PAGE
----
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How to Find Out if You Have Gluten Intolerance

Diana IvanovaDiana Ivanova
Nadia Galinova
Translated by
Nadia Galinova
How to Find Out if You Have Gluten Intolerance

Gluten is a protein found in wheat, barley and rye. Gluten acts as an adhesive and allows food to maintain its shape, it hardens bread dough, helps it rise and makes it sticky.

For people with celiac disease or gluten sensitivity, it causes a negative immune response, which damages the gut. Doctors estimate that one percent of the population has celiac disease and about 15% are gluten sensitive. Even people without celiac disease may have an intestinal or immune response to gluten.

Due to such symptoms, celiac disease is sometimes confused with irritable bowel syndrome. Although there are no medical tests for gluten intolerance, there are steps you can take to recognize gluten sensitivity and improve your health.

Recognizing the symptoms of gluten intolerance

Short-term symptoms of gluten intolerance

Pay attention to your energy level after eating gluten foods. Sometimes, after eating more, we experience a slight decrease in energy, as the body needs strength to digest food. When gluten intolerant, the body puts a lot of effort into fighting the effects in the digestive tract, so you may feel tired after eating. Unlike mild postprandial lethargy, which all people experience from time to time, people with gluten intolerance may feel completely exhausted.

Gluten Intolerance

Pay attention to your mental and emotional state after consuming wheat products. Many people with gluten intolerance complain of irritability after eating. Irritability can be associated with fatigue or general breakdown, which occurs with a cold or flu. Some people with gluten intolerance experience a "brain fog" immediately after eating. In other words, they easily lose their thinking abilities and aren't able to concentrate poorly.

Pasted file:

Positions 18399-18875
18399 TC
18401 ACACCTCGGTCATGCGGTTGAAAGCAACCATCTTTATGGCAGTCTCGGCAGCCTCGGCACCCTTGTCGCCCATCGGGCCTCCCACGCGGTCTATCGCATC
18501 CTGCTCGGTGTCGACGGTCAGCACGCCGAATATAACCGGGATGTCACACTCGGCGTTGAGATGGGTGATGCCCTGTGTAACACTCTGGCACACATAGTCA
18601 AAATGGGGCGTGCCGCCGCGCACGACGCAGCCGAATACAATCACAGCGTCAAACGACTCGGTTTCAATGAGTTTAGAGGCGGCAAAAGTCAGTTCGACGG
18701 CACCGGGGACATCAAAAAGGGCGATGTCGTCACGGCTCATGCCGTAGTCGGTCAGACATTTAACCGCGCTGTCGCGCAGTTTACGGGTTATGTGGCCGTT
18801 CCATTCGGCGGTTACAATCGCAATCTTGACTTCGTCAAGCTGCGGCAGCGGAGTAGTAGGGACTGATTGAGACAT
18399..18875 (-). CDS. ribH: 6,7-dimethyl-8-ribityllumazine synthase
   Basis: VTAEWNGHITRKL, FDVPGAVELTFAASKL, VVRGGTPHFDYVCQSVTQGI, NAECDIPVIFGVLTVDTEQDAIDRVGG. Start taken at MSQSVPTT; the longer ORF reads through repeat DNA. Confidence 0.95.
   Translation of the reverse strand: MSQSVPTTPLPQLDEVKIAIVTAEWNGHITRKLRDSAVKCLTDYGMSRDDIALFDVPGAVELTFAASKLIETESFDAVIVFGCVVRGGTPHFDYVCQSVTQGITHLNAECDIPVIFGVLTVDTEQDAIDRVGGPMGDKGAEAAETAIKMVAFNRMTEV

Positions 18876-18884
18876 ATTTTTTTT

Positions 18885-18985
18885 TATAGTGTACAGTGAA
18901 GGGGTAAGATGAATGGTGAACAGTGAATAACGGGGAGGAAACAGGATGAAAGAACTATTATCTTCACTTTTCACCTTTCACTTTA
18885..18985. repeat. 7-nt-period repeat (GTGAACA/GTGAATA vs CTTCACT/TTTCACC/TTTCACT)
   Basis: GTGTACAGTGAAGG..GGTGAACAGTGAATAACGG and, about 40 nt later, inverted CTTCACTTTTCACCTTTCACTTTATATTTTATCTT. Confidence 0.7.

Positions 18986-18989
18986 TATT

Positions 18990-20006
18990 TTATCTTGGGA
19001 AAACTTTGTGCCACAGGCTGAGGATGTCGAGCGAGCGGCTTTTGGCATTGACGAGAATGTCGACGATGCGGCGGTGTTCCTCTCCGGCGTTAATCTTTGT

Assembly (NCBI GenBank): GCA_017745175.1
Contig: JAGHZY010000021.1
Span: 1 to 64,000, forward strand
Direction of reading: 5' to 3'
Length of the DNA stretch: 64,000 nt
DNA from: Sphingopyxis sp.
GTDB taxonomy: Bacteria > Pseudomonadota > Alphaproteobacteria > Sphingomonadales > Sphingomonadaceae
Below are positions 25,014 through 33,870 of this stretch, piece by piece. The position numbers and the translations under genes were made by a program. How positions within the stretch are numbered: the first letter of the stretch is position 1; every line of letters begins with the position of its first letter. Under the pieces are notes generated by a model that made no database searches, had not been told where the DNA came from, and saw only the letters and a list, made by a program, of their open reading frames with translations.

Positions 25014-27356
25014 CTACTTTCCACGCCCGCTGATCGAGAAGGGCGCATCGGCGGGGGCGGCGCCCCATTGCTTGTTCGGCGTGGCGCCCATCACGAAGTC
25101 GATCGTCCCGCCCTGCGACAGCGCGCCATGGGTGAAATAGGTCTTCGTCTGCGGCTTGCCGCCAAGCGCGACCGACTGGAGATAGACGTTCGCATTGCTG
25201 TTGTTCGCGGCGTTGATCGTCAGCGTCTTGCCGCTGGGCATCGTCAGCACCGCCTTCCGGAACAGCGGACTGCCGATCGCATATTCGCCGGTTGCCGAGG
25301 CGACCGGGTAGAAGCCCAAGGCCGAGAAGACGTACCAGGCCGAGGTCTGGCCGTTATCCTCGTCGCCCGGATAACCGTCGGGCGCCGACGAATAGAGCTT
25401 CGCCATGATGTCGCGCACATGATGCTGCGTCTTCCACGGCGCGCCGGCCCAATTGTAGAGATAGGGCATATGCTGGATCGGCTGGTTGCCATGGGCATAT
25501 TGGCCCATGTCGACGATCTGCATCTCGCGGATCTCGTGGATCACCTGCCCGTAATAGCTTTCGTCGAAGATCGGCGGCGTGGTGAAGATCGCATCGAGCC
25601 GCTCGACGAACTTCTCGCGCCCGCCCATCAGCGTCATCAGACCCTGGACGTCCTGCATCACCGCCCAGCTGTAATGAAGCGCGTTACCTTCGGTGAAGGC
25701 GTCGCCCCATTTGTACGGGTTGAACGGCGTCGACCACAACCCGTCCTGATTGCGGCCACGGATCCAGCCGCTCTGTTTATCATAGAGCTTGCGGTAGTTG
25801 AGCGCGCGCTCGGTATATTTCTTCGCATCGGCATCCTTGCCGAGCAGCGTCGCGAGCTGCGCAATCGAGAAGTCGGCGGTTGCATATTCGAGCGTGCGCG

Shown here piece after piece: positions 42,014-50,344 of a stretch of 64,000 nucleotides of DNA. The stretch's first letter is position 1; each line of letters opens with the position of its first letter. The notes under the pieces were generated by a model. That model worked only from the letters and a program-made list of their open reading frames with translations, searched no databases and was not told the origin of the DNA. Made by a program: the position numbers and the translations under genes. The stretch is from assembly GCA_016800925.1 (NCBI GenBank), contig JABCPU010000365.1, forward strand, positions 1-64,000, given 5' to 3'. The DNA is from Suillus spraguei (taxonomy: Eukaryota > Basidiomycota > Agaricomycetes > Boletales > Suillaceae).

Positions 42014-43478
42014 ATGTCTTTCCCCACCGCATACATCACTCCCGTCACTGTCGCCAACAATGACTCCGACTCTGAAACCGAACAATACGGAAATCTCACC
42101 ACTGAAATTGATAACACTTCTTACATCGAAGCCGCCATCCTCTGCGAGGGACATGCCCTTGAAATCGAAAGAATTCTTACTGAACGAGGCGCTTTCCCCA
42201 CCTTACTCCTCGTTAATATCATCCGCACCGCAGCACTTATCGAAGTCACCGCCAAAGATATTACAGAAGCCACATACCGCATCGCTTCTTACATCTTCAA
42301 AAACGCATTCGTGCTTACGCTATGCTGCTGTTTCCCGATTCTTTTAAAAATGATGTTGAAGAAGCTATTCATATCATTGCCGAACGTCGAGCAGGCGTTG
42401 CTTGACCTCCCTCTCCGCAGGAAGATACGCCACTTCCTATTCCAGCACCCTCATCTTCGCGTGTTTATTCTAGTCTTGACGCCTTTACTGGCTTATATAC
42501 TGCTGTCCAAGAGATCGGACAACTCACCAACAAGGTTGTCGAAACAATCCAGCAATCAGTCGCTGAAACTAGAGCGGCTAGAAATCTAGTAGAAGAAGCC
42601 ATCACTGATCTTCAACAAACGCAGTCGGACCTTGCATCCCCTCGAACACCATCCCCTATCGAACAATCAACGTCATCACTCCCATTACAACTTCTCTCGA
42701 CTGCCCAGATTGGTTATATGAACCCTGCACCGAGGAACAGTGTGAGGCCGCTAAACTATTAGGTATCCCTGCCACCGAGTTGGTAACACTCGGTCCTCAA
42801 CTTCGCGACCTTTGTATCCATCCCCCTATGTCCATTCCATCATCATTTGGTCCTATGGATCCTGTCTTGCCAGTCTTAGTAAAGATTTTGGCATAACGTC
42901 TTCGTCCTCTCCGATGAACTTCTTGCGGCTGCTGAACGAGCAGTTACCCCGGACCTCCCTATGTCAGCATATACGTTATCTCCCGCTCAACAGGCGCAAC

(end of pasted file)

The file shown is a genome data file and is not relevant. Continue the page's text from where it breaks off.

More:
Pay attention to headache after eating. Headache is not a specific symptom and may resemble migraine or tension. Gluten intolerance is not associated with any specific headache. Many people with gluten sensitivity often experience headaches within 30 to 60 minutes after eating.

Watch for changes in the limbs. People with gluten intolerance experience joint pain and sometimes tingling and numbness in the arms and legs.

Watch out for symptoms associated with poor digestive performance. Although people with gluten sensitivity experience more non-digestive symptoms than patients with celiac disease, they may still experience discomfort. After eating, you may experience bloating and abdominal pain, gas, diarrhea, vomiting, constipation and foul-smelling stools.

Long-term symptoms of gluten intolerance

Pay attention to weight fluctuations. While gluten sensitivity is most commonly associated with weight loss and malnutrition, it can also cause unexplained weight gain over time.

For some children, gluten intolerance can also cause dental problems due to lack of nutrients.

Pay attention to long-term changes in mental state. Gluten intolerance can cause depression, memory loss, difficulty concentrating, irritability, behavioral changes and mood swings. Consider all symptoms, as well as their severity and frequency.